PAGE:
Guilford County’s Evans-Blount Community Health Center at 2031 Martin Luther King Jr. Dr. in Greensboro – which opened seven years ago largely to provide health care to low-income residents in that area – is expanding its services into behavioral health care and it may expand in another way as well: Guilford County health officials are exploring opening a similar clinic in High Point.
Guilford County Health Director Merle Green said that a new clinic in High Point modeled after Evans-Blount is on the department’s to-do list, but she added that there’s a lot of work to be done before that happens.
“I think it will be doable,” Green said of establishing a clinic in High Point similar to the one in Greensboro, which charges patient’s using a sliding scale based on their ability to pay.
Under Guilford County’s arrangement with the clinic, no money changes hands between the county and the provider – Carter’s Circle of Care. Instead, the county essentially subsidizes the clinic by paying rent and providing other forms of support, which encourages a provider to offer services in an area that otherwise likely would have been overlooked. Before the opening of the Evans-Blount clinic, there was constant talk of a need for a healthcare provider in the 27406 zip code where the clinic is located – the largest zip code in Guilford County and one known for being economically distressed and having no healthcare providers operating within its borders.
“The model is to have a sophisticated enough partner to handle the medical end and the county is responsible for the physical facility, which makes for a great partnership,” Green said.
The Evans-Blount clinic is now expanding from physical health services – such as exams, immunizations, medical tests and treatment for bodily ailments – and adding many more services including those related to mental health and behavioral health. New programs will provide substance abuse treatment, medication management and specialized veteran-care treatment such as those for head trauma and post traumatic stress disorder (PTSD). Veterans’ concerns and opiate addiction have been in the forefront in Guilford County in recent years and the demand for those types of services has been high.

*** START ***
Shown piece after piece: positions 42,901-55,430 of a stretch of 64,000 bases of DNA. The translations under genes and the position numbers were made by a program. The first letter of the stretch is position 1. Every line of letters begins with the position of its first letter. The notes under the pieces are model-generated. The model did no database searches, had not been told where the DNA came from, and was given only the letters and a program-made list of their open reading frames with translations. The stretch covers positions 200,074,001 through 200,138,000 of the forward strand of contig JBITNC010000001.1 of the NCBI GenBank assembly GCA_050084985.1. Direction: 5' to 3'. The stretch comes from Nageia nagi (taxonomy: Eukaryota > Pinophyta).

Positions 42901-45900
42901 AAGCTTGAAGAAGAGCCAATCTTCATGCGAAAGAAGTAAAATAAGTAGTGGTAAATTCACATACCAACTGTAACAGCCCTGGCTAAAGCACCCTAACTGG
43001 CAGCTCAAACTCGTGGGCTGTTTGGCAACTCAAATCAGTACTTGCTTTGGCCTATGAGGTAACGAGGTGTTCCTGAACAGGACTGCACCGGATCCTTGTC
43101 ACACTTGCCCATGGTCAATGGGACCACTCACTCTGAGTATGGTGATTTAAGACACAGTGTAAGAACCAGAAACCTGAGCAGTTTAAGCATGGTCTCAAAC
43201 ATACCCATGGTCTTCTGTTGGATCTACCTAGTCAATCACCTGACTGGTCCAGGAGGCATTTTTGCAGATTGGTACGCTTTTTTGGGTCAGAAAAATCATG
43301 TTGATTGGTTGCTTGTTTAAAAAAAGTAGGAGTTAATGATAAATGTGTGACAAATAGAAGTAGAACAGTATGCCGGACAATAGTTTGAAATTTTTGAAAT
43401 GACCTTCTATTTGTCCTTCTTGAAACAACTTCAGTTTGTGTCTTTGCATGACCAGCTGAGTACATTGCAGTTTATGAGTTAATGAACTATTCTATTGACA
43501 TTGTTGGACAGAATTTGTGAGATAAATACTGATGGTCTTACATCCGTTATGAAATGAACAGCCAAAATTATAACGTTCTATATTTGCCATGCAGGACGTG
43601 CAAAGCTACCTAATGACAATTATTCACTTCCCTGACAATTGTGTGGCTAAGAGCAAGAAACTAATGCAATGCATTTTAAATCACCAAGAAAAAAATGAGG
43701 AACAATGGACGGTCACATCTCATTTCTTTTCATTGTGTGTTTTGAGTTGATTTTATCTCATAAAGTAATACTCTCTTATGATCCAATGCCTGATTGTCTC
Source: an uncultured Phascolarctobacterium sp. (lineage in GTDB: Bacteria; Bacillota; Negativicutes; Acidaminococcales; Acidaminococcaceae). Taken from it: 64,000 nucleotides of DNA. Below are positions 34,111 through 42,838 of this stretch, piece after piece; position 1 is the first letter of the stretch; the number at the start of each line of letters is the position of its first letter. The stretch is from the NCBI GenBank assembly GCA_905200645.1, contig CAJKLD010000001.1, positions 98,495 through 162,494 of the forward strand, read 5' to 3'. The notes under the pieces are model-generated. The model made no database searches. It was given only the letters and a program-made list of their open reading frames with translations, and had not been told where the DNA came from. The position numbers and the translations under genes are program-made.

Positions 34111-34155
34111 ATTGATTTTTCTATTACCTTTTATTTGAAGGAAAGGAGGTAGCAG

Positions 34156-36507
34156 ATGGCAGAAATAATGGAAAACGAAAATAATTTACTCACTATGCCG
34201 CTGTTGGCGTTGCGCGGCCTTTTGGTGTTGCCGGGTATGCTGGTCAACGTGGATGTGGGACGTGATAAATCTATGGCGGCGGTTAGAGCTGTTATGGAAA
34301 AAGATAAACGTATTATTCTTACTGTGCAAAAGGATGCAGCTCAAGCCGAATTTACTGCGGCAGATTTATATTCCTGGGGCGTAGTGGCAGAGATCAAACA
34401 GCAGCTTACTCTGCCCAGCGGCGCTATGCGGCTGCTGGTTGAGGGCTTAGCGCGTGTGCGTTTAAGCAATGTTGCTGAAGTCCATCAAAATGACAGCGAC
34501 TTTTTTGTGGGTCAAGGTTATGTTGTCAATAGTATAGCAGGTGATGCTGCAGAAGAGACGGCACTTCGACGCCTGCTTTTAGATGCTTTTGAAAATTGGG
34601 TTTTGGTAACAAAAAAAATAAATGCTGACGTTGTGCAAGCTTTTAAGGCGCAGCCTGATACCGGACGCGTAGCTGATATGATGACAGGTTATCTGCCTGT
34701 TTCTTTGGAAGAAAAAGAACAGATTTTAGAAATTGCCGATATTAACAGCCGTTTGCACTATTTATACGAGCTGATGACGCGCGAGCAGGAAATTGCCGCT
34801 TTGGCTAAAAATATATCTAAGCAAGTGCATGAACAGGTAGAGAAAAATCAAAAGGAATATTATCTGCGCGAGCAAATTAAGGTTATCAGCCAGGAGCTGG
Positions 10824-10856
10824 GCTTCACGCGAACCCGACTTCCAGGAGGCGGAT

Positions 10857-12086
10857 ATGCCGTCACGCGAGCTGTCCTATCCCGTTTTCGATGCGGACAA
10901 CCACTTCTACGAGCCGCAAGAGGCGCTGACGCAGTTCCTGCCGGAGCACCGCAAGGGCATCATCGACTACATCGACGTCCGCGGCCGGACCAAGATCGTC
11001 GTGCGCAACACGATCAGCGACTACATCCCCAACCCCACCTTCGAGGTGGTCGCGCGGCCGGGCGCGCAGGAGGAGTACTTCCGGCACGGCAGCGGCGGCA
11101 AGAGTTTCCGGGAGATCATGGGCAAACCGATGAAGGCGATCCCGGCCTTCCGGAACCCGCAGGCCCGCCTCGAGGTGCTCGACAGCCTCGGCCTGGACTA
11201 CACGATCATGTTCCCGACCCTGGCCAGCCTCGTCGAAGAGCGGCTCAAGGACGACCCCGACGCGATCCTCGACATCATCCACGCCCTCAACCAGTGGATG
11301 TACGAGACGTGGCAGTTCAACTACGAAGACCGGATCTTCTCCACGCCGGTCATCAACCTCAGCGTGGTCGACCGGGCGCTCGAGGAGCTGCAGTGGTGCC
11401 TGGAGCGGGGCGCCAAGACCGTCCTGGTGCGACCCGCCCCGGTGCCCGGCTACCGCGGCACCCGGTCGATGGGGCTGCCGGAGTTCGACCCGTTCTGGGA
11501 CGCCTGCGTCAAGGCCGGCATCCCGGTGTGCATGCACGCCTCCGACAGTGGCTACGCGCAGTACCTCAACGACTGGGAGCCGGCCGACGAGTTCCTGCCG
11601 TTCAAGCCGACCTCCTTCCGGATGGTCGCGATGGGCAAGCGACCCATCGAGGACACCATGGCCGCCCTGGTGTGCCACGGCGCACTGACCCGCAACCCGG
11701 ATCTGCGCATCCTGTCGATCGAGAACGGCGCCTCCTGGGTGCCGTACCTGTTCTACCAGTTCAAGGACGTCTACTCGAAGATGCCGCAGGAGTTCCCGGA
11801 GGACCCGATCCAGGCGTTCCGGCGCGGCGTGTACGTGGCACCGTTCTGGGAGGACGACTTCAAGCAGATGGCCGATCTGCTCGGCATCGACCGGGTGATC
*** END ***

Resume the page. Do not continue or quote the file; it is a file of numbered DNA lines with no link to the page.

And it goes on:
Ron Carter, the co-owner and chief operating officer of Carter’s Circle of Care, said those sorts of enhanced treatments and add-ons will get people in the door and in the habit of using the clinic.
“Hopefully, they will make Evans-Blount their medical home,” Carter said.
He said that some other services such as the treatment of pregnant women with drug problems is also being added to the mix.
“We’re seeing some pregnant women who are addicted and know they need help,” he said.
The clinic is also offering perks such as free delivery of medications through an agreement with Friendly Pharmacy.
The clinic, which is open Monday through Friday, has a medical doctor present about two days per week and has a full-time nurse practitioner. The clinic is now expanding the doctor’s time there to four days a week and hiring an additional nurse practitioner.
Evans-Blount sees an average of 413 patients a month, many of whom are uninsured or underinsured. About 40 percent of the clinic’s revenue comes from Medicaid, and 37 percent is from self-paying patients who pay based on income, while 13 percent of the revenue is from Medicare and 10 percent from commercial insurance.
The new programs and expansion come with new community outreach, Carter said. He said he and staff are making every effort to let the dozen or so churches in the area know about the services available at the clinic.
“We’re going to try a different approach and we’re going to be showing up at the churches,” he said. “We’ve tried to mail and we’ve tried to call – but those things haven’t seemed to help.”
Guilford County Commissioner Carlvena Foster is one of those pushing strongly for a similar clinic in High Point.